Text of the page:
Twilio Explores the Vastness of Realm


This post originally appeared on the Twilio Blog.

If you’re an Android developer chances are you’ve used SQLite for internal storage in your mobile apps and know how painful it is to set it up.

Realm is a multi-platform database engine that aims to provide developers with a mobile-first engine, super powered with fluent interfaces and field annotations. Here’s an example of how easy it is to use:

public class Note extends RealmObject {
    public String mText

Note note = new Note();
note.mText = "My awesome note";

Realm realm = Realm.getDefaultInstance();

To give Realm a spin in a sample project, let’s look at how to build an application that stores your notes in a Realm database. We’ll see how to add Realm dependencies and add a RecyclerView using Realm, and RealmRecyclerView.

What You’ll Need

The only thing you need to get started is Android Studio, though you could probably use any other IDE’s you prefer.

If you don’t feel like going through the entire process of setting up the app, feel free to just clone my Github repository here.

Setting up

Create a new project in Android Studio called RealmNotes and choose a location for it. I usually store my Android apps in ~/Projects/Android/, but feel free to put it anywhere you like.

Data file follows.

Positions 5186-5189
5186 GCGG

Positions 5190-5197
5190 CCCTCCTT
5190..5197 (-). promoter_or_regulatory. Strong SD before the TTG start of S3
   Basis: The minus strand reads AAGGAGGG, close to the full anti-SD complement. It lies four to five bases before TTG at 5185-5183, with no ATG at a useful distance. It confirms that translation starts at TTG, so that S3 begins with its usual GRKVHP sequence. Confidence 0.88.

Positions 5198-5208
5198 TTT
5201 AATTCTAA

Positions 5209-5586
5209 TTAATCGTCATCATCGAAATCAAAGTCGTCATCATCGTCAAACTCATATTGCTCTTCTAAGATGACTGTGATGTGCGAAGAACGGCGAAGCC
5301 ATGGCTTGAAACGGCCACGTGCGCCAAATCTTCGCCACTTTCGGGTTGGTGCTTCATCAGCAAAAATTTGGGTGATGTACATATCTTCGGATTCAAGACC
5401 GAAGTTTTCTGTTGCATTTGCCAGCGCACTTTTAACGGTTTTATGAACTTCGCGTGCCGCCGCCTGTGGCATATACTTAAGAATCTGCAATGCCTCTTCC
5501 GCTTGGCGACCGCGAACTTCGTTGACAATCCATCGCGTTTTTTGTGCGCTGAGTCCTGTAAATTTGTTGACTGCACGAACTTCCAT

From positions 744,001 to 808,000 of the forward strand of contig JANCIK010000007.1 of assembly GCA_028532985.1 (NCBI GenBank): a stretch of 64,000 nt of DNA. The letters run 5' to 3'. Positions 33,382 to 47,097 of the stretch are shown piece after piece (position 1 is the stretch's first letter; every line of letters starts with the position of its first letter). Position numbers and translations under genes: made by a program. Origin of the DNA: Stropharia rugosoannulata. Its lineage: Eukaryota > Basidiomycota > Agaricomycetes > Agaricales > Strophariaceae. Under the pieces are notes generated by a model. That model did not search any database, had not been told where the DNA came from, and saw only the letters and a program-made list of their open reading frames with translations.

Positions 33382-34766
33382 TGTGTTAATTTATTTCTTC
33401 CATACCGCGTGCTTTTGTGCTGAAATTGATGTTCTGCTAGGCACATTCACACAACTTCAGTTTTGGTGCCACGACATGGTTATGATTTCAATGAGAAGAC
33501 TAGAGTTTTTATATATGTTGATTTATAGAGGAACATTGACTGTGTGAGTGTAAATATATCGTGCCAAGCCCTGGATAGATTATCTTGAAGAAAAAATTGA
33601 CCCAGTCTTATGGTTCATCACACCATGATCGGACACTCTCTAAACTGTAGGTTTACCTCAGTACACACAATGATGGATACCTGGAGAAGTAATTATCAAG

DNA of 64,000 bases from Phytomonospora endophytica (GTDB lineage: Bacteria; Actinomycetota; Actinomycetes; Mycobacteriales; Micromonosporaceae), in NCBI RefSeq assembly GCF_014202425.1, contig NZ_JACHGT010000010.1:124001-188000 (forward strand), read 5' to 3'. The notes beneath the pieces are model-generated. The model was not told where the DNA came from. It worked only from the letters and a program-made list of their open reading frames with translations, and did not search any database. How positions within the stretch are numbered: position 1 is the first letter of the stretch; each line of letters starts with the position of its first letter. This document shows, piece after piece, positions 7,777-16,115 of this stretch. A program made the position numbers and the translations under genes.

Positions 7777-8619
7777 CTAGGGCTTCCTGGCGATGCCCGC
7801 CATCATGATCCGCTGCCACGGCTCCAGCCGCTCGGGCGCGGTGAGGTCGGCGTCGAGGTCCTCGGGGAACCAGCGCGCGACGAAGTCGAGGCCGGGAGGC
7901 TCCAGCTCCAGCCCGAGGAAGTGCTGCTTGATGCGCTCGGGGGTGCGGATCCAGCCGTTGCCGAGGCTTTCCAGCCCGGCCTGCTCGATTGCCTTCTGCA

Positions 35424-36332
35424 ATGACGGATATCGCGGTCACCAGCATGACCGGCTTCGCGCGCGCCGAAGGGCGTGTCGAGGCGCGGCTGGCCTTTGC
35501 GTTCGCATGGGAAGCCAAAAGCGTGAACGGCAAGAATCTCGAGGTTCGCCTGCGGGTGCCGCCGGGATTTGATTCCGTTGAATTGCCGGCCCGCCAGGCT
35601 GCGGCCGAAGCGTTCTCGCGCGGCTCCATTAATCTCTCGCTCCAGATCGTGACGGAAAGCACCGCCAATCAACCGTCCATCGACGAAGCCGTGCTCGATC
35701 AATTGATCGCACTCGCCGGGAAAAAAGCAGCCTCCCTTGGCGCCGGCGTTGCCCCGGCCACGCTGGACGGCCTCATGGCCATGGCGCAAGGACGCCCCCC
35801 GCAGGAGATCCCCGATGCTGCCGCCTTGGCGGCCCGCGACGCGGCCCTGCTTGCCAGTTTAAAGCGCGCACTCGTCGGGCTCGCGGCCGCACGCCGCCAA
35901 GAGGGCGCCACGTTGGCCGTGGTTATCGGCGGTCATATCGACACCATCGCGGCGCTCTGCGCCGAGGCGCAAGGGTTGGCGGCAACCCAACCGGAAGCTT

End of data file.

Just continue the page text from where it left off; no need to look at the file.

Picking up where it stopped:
Choose API 16 as the Minimum SDK and Basic Activity as your starting point for this application. This will come with a pre-baked Floating Action Button which we will modify and use later on.

Click Finish on the next screen and you’ll be ready to start building the application.


Getting our dependencies

Open up your project-level build.gradle and add the JitPack repository to it so that we can install libraries straight from GitHub. Then add a dependency for the Realm plugin:


buildscript {
   repositories {
   dependencies {
       classpath ''
       classpath 'io.realm:realm-gradle-plugin:1.1.1'

allprojects {
   repositories {
       maven { url "" }

Now open your application-level build.gradle and apply the Realm plugin and install some libraries:


apply plugin: ''
apply plugin: 'realm-android'

// other stuff commented out for brevity

dependencies {
   compile fileTree(dir: 'libs', include: ['*.jar'])
   testCompile 'junit:junit:4.12'
   compile ''
   compile ''

   compile ''
   compile 'com.github.thorbenprimke:realm-recyclerview:0.9.23'

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We’ve added a library called RealmRecyclerView which is a RecyclerView wrapper for working with Realm as a datastore. It gives us some nice functionalities like pull-to-refresh and swipe-to-delete out of the box.

The IDE will ask you to sync. Let it do its thing as we’re just about to work on the app’s interface.

User Interface

Open up app/src/main/res/layout/activity_main.xml and change the floating action button icon to have a “+” instead of the default image:

   android:src="@android:drawable/ic_input_add" />

We’re now going to add a TextField and a RecyclerView to our layout so we can add and display our notes.Open app/src/main/res/layout/content_main.xml, delete the existing code for the TextView and replace with:

   android:layout_alignParentEnd="true" />

   android:layout_alignParentStart="true" />